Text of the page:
Staff Columnist

Legal hemp could make farmers into accidental criminals

Lanesboro, Minn.
Lanesboro, Minn.

The Iowa Legislature passed a law this year legalizing agricultural hemp, and state leaders expect their plan to regulate hemp production to receive federal approval in time for the 2020 planting season.

That’s good news. Iowans historically had many uses for hemp, until the versatile crop was unfairly linked to drugs and effectively outlawed last century.

Reintroducing hemp is sure to be a slow and clumsy process. Hemp farmers will be subject to a unique list of rules and regulations. I hope we won’t make them criminals along the way.

Growers must submit to fingerprinting and a background check. Each operation will be limited to 40 acres. Annual license fees could cost growers $1,000 or more, plus an additional $1,000 fee for the state officials to test the plants.

Policymakers say those rules are necessary to meet federal requirements, fund the hemp program and ensure market access for big and small farmers.

One reason for the hefty costs is that the Iowa Department of Agriculture is tasked with verifying the chemical contents of hemp, to make sure it’s not an illicit drug.

According to the law in Iowa and other states, the plants are classified as hemp only if they have 0.3 percent or less tetrahydrocannabinol, or THC, a psychoactive ingredient found in cannabis.

Anything more than that is considered marijuana, which remains a controlled substance.

Already, at least one Midwestern farmer has been swept up in hemp hysteria.

Luis Hummel reportedly started growing hemp last year near Lanesboro, Minn., about 20 miles north of the Iowa border. However, he lost his license this past May and was ordered to destroy his crop valued at more than $3 million, the Star Tribune reported, after his crop was found to have as much as 10 times the legal limit of THC.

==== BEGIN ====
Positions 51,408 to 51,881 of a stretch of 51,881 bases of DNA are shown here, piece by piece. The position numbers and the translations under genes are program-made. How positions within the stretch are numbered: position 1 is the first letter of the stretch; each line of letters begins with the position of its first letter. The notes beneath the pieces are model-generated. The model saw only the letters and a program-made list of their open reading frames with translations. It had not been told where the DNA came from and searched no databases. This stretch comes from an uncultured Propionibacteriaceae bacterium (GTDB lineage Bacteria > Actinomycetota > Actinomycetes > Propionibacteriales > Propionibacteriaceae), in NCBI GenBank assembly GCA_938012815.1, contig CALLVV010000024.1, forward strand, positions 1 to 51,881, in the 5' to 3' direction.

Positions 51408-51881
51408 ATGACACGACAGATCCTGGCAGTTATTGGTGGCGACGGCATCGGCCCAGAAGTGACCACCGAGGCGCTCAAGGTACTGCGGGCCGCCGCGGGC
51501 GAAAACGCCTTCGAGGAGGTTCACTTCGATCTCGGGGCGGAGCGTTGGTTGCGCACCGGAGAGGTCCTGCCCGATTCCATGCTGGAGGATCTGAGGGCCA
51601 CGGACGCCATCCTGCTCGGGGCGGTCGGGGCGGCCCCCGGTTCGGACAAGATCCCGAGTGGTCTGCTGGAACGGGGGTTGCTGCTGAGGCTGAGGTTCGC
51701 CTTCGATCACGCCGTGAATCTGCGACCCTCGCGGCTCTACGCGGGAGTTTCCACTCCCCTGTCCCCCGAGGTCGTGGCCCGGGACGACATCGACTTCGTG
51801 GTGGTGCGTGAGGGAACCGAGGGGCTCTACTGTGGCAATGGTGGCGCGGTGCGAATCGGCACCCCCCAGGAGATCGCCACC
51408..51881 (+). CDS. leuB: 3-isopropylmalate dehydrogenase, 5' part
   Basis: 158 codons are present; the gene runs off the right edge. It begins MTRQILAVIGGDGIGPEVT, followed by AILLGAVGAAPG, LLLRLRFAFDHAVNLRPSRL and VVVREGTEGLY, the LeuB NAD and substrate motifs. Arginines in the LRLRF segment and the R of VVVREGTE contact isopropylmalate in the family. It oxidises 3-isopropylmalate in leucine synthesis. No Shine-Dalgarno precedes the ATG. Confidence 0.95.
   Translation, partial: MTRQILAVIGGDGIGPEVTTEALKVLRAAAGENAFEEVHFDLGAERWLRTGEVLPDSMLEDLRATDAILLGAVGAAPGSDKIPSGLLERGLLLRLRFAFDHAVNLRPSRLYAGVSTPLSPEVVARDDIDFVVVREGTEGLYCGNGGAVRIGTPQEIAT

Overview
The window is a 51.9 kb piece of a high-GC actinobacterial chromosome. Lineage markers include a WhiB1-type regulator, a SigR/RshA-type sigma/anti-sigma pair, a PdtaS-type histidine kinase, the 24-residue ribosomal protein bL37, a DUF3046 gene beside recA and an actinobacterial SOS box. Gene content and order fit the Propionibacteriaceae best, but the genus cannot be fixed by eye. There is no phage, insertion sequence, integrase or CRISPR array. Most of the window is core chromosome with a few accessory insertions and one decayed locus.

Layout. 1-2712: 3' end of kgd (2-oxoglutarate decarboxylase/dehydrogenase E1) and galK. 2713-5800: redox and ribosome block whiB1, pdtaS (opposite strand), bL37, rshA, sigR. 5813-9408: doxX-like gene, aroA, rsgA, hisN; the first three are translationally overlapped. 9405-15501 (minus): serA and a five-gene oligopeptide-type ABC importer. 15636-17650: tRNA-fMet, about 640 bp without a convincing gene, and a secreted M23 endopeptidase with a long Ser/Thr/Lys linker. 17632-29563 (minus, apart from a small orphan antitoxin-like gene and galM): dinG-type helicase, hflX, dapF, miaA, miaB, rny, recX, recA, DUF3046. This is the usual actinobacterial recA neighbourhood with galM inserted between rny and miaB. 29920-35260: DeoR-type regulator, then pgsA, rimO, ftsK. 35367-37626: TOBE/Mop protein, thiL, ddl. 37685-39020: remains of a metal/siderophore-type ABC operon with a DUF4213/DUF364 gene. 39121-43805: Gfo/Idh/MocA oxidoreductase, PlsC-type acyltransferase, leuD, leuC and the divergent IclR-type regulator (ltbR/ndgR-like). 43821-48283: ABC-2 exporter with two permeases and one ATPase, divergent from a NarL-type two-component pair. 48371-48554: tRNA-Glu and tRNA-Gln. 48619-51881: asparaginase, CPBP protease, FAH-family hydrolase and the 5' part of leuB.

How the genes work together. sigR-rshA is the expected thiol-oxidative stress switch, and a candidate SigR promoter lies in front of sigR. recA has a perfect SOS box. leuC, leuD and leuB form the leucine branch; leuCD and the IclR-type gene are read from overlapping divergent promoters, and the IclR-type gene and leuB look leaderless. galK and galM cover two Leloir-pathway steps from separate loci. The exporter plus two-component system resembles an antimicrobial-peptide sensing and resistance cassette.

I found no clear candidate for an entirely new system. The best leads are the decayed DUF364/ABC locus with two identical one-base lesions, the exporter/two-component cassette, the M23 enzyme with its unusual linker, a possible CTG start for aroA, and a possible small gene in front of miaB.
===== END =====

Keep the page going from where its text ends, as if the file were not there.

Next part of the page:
Even worse, Hummel faces felony charges for selling and possessing a controlled substance.

“If a CBD product tested too high for THC, we would expect that to be handled as an administrative matter,” Hummel’s lawyer wrote in a statement to WCCO in Minnesota.

Growing hemp is a new project for farmers, and there are innocent ways the crop might inadvertently exceed its THC limit. While 10 times the legal limit might sound like a lot, it’s actually quite weak compared to marijuana products people use recreationally.

The Iowa Department of Agriculture advises crops exceeding the THC limit will be destroyed. The department is not a law enforcement agency, and its informational materials do not mention criminal penalties.

However, since the law will continue to recognize non-compliant plants as marijuana, it’s possible county prosecutors could file charges, as we saw in the Minnesota case.

In a recent interview, Iowa Agriculture Secretary Mike Naig acknowledged few other crops are subject to such stringent oversight.

“Our piece of this is really pretty straightforward. We oversee the growing of the product. But you’re absolutely right that there is a handoff or a nexus with law enforcement,” Naig told The Gazette’s Rod Boshart last month.

The modern American hemp industry is in its infancy. The federal government authorized limited pilot projects in 2014, and passed a law last year allowing states to develop full hemp production programs, although such programs are subject to strict federal oversight.


Given the stigma of hemp as a cousin to marijuana, perhaps it’s understandable that state and federal policymakers have opted to move slowly. Even so, officials must pay close attention to ensure we don’t make unwitting criminals out of well-meaning farmers.

“Obviously, if some part of it isn’t working, we’re definitely willing to tinker around with it,” said state Sen. Zach Wahls, D-Coralville, one of the lawmakers who helped write Iowa’s hemp bill. “We want the law to work. We’re going to stay engaged with stakeholders.”

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